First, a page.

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The title track of Journey Home features Dana Landry's cascading piano in a soothing ballad that meanders relentlessly in an inspired sojourn. With soprano saxophone and vibraphone, he gently massages the melody on its trek over long distances and through marathon trials. With his original "Deerhead Sketches," the pianist paints impressions of his native Eastern Pennsylvania landscape.
Jazz surrounded Landry at an early age, growing up in Pennsylvania's Delaware Water Gap. Home to Phil Woods, Bob Dorough, Urbie Green, and Johnny Coates, the region seems to draw out creative folks everywhere. As Director of Jazz Studies at the University of Colorado in Greeley and the winner of a 1994 Down Beat award as outstanding soloist, Landry has chosen the right path. His "journey home" simply reinforces the music that he's loved for most of his life.
Cole Porter's "All of You" features Landry's piano with vibes and tenor. Fluid in its approach, the quintet takes this one for a long ride that allows them plenty of room for improvised action. The ensemble proves spontaneous, with seamless transitions. Landry's piano carries a light rhythmic swing that he punctuates with exciting intervallic leaps. Jumping into the upper keyboard register frequently, he stirs the pot with lightning strikes that sizzle with intensity.
The leader's "Gatien Dance" finds piano, tenor, and vibraphone driving impatiently in a hot bebop affair. Walking bass and ride cymbal lend an appropriate foundation to the setting. Straight-ahead and filled with brisk emotion, the up-tempo romp emits a lively glow.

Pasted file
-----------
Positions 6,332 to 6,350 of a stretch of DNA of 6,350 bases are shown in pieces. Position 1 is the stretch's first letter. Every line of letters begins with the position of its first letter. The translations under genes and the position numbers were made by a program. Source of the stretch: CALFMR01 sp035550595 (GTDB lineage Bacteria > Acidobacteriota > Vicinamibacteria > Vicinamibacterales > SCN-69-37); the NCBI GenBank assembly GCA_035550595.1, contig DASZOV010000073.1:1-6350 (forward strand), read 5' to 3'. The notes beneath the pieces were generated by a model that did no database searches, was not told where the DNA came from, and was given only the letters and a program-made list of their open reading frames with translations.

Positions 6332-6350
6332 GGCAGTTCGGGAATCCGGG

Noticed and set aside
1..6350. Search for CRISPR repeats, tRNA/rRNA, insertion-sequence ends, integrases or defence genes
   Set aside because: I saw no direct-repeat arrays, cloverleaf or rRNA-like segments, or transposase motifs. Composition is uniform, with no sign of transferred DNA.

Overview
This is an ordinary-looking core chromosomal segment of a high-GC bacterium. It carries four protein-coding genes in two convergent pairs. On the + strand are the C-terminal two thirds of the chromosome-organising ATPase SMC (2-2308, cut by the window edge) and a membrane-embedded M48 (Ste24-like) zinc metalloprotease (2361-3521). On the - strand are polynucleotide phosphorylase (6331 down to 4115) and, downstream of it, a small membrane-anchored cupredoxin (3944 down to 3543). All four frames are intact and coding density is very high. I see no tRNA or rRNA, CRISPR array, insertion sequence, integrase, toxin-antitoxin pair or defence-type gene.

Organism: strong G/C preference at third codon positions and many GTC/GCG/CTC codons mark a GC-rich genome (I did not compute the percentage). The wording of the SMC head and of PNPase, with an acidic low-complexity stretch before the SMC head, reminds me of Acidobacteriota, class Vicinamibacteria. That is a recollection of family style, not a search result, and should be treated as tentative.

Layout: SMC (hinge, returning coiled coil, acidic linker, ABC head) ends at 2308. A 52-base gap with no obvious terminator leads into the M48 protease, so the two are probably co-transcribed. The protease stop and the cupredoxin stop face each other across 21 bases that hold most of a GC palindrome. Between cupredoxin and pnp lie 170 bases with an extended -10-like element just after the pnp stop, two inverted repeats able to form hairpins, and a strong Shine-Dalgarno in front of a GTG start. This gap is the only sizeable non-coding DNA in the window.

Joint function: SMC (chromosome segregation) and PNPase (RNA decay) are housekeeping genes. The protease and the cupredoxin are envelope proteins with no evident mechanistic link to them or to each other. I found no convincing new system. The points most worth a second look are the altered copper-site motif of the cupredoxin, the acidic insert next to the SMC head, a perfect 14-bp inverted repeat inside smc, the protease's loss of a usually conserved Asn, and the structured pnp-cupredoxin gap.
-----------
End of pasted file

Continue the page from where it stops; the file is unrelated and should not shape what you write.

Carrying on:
A calypso piece with piano trio, a soulful ballad featuring Gary Burton's vibraphone voice, and a gentle piano trio ballad round out the program, completing different aspects of Landry's mainstream jazz ideas. His perspective follows the course of our creative art with dedication.
Track Listing: Gatien Dance; Journey Home; Island Life; Deerhead Sketches; 1, 2, 3; Soulful Bill; All of You; Touch of Your Lips; Hard Times Come Again No More.
Personnel: Dana Landry: piano; Gary Burton: vibraphone; Don Aliquo: tenor saxophone, soprano saxophone; Erik Applegate: bass; Chris Brown: drums.
I love jazz because anything is possible; it has few rules and the best jazz breaks those ones. I prefer free improv because it doesn't really have any rules at all.
I was first exposed to jazz in my teens (in the late sixties).
The first jazz record I bought was Filles de Kilimanjaro by Miles Davis, shortly followed by Extrapolation by John McLaughlin.
My advice to new listeners is to listen as widely as possible and not to make snap judgments--stick with it.